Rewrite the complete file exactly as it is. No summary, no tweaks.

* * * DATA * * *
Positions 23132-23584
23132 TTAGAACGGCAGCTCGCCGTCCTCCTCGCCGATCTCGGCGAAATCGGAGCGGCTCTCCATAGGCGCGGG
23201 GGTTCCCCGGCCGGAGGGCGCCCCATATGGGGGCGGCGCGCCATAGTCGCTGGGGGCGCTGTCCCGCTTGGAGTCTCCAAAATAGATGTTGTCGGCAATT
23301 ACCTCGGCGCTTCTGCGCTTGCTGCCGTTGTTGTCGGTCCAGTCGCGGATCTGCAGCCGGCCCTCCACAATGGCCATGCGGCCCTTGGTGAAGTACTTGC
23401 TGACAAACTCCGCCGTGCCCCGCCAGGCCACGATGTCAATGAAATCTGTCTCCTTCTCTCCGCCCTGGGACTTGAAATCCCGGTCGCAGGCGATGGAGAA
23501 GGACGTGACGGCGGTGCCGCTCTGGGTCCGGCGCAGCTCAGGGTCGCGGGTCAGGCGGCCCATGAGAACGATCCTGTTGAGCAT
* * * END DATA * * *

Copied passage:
Positions 23132-23584
23132 TTAGAACGGCAGCTCGCCGTCCTCCTCGCCGATCTCGGCGAAATCGGAGCGGCTCTCCATAGGCGCGGG
23201 GGTTCCCCGGCCGGAGGGCGCCCCATATGGGGGCGGCGCGCCATAGTCGCTGGGGGCGCTGTCCCGCTTGGAGTCTCCAAAATAGATGTTGTCGGCAATT
23301 ACCTCGGCGCTTCTGCGCTTGCTGCCGTTGTTGTCGGTCCAGTCGCGGATCTGCAGCCGGCCCTCCACAATGGCCATGCGGCCCTTGGTGAAGTACTTGC
23401 TGACAAACTCCGCCGTGCCCCGCCAGGCCACGATGTCAATGAAATCTGTCTCCTTCTCTCCGCCCTGGGACTTGAAATCCCGGTCGCAGGCGATGGAGAA
23501 GGACGTGACGGCGGTGCCGCTCTGGGTCCGGCGCAGCTCAGGGTCGCGGGTCAGGCGGCCCATGAGAACGATCCTGTTGAGCAT